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Commentary & Analysis

I Remember Charles Wang

Charles Wang, founder of Computer Associates (now called CA Technologies), passed away on Sunday at the age of 74. Frank Romano looks back at a technology—and VDP—pioneer.

By Frank Romano
Published: October 23, 2018

At one time, Charles Wang (pronounced as wong) was the 14th richest man in America. I met him in 1970 when he had a company called PDA Systems. Their office was in an old hotel on the upper east side and their first product was what we would now call Variable Data Printing.

Charles and his partner had a “mail merge” program that ran on the IBM 360 that could wrap the variable data and other features. Before that, long names could not be broken or wrapped. I did all his PR and advertising as a freelancer.

I built the booth for a Direct Mail show in Boston and rented a van to take it up there, my first trip to Boston and the new Hynes Auditorium. I worked on promo letters for a CBS-owned restaurant and invited Walter Cronkite and his wife Betsy to dinner.

For a trade show, I printed floorplans and then imprinted them with codes for booths to visit. For a furniture store I created post cards that inserted names into little poems. The store’s business thripled. A few years ago, Charles contacted me to find some of the stuff we did. I had saved it all and met to give it to him.

Wang was born in Shanghai, China, and moved to the U.S. with his family at the age of 8. He attended Brooklyn Technical High School and graduated from Queens College with a Bachelor of Science degree in mathematics and physics.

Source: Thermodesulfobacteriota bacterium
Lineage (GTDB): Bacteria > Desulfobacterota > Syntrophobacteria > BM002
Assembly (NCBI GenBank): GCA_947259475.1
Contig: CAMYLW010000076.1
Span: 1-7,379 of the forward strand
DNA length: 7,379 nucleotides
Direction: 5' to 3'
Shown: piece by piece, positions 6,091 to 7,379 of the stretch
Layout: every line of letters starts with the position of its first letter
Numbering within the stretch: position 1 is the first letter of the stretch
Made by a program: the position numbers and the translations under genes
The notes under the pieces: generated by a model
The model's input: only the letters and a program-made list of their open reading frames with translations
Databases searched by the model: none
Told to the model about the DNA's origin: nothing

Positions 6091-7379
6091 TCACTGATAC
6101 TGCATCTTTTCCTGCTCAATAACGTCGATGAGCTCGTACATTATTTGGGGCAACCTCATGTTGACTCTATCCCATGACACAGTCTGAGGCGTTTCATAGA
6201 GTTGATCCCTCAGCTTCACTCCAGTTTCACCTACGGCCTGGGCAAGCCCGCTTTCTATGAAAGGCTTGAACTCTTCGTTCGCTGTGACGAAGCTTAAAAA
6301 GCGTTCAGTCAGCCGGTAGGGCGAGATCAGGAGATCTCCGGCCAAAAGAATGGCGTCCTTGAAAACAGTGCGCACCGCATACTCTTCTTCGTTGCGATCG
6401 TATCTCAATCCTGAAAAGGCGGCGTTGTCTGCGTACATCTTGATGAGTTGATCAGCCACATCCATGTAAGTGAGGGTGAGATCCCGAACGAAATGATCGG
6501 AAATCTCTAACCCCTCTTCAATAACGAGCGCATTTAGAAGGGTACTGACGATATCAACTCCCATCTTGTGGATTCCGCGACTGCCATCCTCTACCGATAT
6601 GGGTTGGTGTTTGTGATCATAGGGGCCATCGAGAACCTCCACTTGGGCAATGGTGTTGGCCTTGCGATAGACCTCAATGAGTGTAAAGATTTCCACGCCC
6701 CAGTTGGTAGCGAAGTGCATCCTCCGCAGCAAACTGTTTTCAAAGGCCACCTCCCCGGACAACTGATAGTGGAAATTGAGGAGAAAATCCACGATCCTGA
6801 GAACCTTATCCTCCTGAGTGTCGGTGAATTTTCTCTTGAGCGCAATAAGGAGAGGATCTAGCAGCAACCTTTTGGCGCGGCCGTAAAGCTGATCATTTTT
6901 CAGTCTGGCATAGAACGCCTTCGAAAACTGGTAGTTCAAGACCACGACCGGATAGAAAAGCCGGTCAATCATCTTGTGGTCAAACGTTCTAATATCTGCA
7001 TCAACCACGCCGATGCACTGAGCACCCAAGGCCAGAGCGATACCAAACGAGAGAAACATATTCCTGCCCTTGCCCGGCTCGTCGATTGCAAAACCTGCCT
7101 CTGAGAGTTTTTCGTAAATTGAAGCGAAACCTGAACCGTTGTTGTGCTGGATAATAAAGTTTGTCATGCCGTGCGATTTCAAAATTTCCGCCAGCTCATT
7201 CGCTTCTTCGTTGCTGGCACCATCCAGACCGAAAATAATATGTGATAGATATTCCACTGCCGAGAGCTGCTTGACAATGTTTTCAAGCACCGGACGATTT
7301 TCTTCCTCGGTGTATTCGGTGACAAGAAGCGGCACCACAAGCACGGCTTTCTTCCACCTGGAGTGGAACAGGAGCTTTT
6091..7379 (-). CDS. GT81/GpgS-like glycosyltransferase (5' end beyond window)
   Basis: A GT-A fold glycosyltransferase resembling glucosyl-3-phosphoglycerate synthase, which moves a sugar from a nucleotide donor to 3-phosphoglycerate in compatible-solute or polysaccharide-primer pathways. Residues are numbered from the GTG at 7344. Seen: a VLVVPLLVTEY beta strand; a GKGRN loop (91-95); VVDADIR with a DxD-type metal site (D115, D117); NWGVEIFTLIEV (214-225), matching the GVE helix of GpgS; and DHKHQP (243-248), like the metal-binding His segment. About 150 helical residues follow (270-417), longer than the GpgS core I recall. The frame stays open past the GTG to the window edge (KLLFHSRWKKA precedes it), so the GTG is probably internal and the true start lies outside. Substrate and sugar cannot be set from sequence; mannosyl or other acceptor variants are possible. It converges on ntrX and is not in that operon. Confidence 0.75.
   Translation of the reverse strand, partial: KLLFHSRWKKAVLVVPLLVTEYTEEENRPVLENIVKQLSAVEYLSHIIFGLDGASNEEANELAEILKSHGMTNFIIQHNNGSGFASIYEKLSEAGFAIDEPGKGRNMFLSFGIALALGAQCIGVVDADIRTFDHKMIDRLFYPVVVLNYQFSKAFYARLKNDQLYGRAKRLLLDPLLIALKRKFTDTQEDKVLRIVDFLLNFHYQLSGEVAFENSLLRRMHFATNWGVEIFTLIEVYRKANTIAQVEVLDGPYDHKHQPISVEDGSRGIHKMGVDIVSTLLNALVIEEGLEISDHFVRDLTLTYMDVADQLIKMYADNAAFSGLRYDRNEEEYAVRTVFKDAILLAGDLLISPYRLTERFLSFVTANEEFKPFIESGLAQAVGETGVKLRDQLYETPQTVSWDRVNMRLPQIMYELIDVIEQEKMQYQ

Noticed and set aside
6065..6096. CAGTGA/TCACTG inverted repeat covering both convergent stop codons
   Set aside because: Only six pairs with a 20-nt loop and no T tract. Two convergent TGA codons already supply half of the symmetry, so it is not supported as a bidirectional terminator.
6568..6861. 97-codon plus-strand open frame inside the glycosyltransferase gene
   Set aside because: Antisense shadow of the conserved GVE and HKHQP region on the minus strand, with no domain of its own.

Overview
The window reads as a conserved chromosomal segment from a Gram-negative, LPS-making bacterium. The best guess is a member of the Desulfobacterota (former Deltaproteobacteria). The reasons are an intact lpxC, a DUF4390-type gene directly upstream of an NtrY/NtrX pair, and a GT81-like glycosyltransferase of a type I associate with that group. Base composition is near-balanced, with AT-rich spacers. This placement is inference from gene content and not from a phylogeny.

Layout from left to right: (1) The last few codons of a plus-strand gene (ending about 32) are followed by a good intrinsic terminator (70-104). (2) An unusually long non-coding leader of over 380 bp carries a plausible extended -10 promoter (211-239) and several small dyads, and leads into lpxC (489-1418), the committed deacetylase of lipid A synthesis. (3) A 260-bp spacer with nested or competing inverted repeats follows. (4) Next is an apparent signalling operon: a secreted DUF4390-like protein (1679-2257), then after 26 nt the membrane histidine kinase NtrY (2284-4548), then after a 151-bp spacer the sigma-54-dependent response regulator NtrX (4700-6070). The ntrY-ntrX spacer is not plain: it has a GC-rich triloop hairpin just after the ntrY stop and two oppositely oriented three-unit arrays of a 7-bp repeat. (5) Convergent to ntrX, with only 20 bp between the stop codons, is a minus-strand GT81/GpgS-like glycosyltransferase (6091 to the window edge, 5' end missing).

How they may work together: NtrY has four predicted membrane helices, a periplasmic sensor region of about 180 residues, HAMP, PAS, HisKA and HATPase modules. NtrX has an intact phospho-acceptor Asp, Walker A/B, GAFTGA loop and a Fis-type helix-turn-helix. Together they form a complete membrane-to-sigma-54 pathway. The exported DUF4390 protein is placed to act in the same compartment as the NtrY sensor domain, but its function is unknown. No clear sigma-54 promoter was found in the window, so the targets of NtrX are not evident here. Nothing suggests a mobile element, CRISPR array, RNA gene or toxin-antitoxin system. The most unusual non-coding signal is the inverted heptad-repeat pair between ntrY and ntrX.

Wang co-founded Computer Associates International, now known as CA Technologies, in 1976 and headquartered it in Islandia. He served as chairman and chief executive. He started the company with Queens College classmate Russell Artzt, Wang's skills helped propel CA to prominence with 20,000 employees at its peak.

With the wealth he earned from CA, Wang would provide $52 million for a cultural center on the Stony Brook University campus to celebrate the links between Asian and American culture. 

Wang saw successes and setbacks in the fast-moving computer technology industry. Today he is best known for ownership of the Islanders hockey team. He died Sunday at the age of 74.

I remember him as a pioneer in VDP.

Frank Romano has spent over 50 years in the printing and publishing industries. Many know him best as the editor of the International Paper Pocket Pal or from the hundreds of articles he has written for publications from North America and Europe to the Middle East to Asia and Australia. Romano lectures extensively, having addressed virtually every club, association, group, and professional organization at one time or another. He is one of the industry's foremost keynote speakers. He continues to teach courses at RIT and other universities and works with students on unique research projects.


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